in depth

  Timeline: Instability in Niger
  Key figures in military coup
  Calm after coup in Niger

An Al Jazeera contact in Niger, who cannot be named due to security reasons, said life had returned to normal in Niamey with people resuming their daily activities.

"This morning we toured the city and found out that the military that took power have left their tanks and vehicles in some strategic points of the city," he said.

"This is normal following a coup d’état, in order to secure these areas."

New ruler

After carrying out the coup, soldiers calling themselves the Supreme Council for the Restoration of Democracy (CSRD), announced that Salou Djibo, their squadron leader, was the country's new ruler.

They said in a statement that Niger's current ministers would continue to run the government for the moment, and that they intended to turn Niger "an example of democracy and of good governance".

Niger at a glance

 

  Population of 15.3 million according to a 2009 estimate
  Declared independence from France in 1960
  Official language French with several local languages also spoken
  Main religion Islam with Christian minority in south and traditional African religions also practised
  One of world's leading producers of uranium, accounting for about 7.5 per cent of world's supply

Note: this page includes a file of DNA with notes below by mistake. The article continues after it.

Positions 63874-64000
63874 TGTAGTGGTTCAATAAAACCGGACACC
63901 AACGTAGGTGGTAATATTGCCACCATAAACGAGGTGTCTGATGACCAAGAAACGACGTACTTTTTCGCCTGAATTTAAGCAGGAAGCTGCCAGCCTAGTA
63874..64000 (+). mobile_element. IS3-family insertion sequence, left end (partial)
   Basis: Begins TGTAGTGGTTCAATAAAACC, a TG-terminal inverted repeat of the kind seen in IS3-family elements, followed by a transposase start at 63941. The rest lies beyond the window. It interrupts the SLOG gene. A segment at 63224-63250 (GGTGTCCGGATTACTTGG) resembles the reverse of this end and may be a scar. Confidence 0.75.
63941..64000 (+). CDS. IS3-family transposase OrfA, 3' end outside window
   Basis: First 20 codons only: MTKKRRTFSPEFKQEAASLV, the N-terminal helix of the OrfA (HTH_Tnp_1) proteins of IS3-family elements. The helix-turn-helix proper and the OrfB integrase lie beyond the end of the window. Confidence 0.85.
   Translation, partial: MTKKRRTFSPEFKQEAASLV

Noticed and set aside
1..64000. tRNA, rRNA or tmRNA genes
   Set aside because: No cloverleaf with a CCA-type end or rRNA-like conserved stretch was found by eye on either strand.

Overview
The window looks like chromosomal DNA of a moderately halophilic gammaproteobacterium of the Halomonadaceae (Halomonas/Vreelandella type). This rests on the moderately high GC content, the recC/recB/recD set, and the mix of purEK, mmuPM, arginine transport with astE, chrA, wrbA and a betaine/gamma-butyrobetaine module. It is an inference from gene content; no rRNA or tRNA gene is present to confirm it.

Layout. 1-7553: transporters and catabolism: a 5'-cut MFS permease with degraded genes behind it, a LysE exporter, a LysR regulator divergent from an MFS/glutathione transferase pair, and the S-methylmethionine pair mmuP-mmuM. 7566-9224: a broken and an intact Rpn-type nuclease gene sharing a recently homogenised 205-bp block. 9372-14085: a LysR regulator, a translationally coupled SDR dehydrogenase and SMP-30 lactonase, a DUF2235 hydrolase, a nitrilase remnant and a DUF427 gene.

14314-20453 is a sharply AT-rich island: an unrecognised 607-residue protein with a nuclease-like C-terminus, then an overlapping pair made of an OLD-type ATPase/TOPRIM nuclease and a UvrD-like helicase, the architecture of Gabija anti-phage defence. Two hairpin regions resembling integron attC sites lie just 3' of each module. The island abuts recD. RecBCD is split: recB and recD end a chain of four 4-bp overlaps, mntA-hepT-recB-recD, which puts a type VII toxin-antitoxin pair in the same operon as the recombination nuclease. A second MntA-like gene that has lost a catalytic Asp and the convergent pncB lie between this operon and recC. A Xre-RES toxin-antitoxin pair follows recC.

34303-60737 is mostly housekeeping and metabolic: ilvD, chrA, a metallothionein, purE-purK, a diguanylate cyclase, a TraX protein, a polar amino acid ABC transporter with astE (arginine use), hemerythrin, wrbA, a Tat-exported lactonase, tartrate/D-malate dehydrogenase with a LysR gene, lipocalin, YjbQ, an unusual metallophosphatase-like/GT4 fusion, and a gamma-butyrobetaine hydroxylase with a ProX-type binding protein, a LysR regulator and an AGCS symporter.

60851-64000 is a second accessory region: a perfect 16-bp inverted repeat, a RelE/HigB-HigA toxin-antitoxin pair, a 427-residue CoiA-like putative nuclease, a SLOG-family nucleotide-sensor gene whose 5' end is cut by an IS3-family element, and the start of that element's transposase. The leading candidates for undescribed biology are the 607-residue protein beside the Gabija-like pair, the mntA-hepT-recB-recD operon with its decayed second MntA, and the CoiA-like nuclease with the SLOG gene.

Two-thirds of country is desert, with only fertile area along Niger River
Sources: Reuters, CIA World Factbook

The statement also said that Mamadou Tandja, the ousted president, had been seen by a doctor and the 71-year-old was "doing very well".

Tandja is reportedly being held in an army building in Niamey.

Soldiers stormed the presidential palace on Thursday, seizing Tandja and some of his aides after a four-hour gun battle. At least three people were reported to have been killed in the gunfight.

Tensions had been high in Niger since President Tandja dissolved parliament last year and changed the constitution to extend his rule following a referendum - a move that drew widespread criticism at home and led to international sanctions.

Marie-Roger Biloa, founding editor of the Africa International magazine, said some sort of action had been expected.

"Nigeriens are very proud of their democratic process," she told Al Jazeera from Paris, where she is based.

"They [Nigeriens] have been really trying to put a democratic institution in place, and everybody was expecting something to happen after President Tandja decided not to play by the rules."

Last June, Tandja dissolved the constitutional court that had ruled against him and assumed the power to rule by decree, brushing aside international criticism of the move, saying he was answerable only to the people of Niger.

He was supposed to step down in December following two five-year terms in a row, but his so-called reforms removed most checks on his authority, abolished term limits and gave him an initial three more years in power without an election, an extension he said he needed to complete large-scale investment projects.